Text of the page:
This is an additional example for my article on textures. It is an example of the build-up of a concrete road material.
1. Glossiness map
A Glossiness map is roughly the inversion of a Roughness map. It determines how sharp or blurry reflections of the material are.
It is a grayscale texture with perfect black representing parts that are matt reflecting, and perfect white parts that are sharp reflecting. All the grayscale values between black and white give a reflection sharpness that goes up linearly in-between.
2. Bump map
Bump maps are similar to Normal maps. They fake surface detail such as bumps, grooves, and scratches without having to model the actual surface details. This keeps the model light and keeps render times low.
A Bump map in contrast to a Normal map is a grayscale texture and the render software interprets the white color in the texture as the normal smooth surface. Everything gray up to black is interpreted as being added depth relief into the surface. A black line would therefore be interpreted as a scratch on the surface and it would catch shadow and highlights through the lighting in the scene when rendered.
3. Normal map
A Normal map does more or less the same as a bump map. They fake surface detail such as bumps, grooves, and scratches without having to model the actual surface details. Either a Bump or a Normal map is normally used. With a (personal) preference towards the normal map. As these tend to give better results.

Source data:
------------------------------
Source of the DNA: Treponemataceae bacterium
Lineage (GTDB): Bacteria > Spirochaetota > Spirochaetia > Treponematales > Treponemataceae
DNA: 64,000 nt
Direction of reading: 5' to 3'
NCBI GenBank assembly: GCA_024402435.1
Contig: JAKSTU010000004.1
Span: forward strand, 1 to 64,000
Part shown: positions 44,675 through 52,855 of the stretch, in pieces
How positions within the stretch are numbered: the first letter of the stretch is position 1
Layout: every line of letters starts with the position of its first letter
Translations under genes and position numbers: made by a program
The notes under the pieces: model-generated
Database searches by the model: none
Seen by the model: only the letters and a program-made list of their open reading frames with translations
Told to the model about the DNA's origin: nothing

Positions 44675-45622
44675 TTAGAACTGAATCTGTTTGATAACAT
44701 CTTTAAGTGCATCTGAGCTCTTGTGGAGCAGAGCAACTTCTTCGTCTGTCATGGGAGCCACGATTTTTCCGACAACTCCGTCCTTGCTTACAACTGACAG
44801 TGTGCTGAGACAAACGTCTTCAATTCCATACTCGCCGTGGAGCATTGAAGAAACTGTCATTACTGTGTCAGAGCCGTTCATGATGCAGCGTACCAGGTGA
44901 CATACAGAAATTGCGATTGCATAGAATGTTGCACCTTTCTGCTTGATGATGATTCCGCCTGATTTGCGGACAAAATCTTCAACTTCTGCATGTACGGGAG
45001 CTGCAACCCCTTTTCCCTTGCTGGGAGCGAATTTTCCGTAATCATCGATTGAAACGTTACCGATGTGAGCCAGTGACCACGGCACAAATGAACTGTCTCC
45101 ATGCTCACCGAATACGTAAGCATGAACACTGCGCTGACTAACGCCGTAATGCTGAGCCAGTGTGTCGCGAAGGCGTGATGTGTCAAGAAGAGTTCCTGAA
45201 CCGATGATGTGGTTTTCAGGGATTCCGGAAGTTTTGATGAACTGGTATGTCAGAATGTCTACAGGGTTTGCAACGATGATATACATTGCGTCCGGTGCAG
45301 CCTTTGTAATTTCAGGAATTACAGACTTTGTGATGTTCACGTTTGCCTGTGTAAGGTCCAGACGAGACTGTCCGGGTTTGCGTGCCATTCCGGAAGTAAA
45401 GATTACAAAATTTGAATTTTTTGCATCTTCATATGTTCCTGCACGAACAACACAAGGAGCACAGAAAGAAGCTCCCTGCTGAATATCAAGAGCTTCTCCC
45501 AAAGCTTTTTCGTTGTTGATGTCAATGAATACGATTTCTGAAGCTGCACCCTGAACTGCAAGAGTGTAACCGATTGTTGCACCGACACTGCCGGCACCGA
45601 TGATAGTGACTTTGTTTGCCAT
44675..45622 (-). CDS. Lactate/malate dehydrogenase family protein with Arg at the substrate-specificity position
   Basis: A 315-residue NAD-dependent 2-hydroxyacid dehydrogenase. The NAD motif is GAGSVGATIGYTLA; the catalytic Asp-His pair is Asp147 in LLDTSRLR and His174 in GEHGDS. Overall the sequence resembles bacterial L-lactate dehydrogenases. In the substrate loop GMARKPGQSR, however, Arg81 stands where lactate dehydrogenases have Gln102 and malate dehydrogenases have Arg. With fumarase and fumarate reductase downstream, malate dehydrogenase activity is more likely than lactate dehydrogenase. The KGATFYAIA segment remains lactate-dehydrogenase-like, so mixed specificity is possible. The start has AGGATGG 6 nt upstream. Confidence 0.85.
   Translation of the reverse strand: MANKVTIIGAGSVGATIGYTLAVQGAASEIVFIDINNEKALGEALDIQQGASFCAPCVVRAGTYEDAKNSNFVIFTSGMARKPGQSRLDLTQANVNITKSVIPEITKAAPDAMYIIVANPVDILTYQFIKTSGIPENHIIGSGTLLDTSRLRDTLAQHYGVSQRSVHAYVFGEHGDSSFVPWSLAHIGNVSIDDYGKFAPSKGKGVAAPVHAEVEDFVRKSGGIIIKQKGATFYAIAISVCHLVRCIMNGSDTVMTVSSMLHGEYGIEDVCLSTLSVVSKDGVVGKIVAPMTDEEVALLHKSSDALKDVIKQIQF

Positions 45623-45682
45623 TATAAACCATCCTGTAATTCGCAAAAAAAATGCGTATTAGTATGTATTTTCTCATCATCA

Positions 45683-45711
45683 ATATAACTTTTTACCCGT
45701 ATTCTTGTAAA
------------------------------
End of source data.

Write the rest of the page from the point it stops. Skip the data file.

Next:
In a Normal map the direction of the relief of the objects surface is captured in an RGB (Red, Green and Blue) color scheme. Each color represents a different axis of direction. The render software can interpret the different RGB hues and can fake relief by adding shadows and highlights. A concrete road material has a lot of relief, and you can see this clearly in the Normal map texture. Normal maps most often have a purplish base color with variations of red, green and blue indicating surface directions of the relief. You can clearly see the relief of the road captured in the texture
4. Displacement map
A Displacement map is something you can consider a really heavy weapon. As Bump and Normal maps fake surface relief, a Displacement map is used to actually create the surface geometry during rendering. 3D software have displacement techniques that basically break down your polygon object(s) into many, many, many really small triangular polygons (often far into the millions of polygons). And the Displacement texture is than used to actually displace your object surface.
A Displacement map is a grayscale texture and the render software interprets the black color in the texture as the base surface height. Everything gray up to white is interpreted as being added relief on top of the surface.
5. Color map
The Color map contains nothing more than all the colors for a material. If you have for example a paint texture, it is the color map that determines the color of the paint. For the concrete road, the color is primarily a gray tone.
That concludes the build- up of this concrete road material.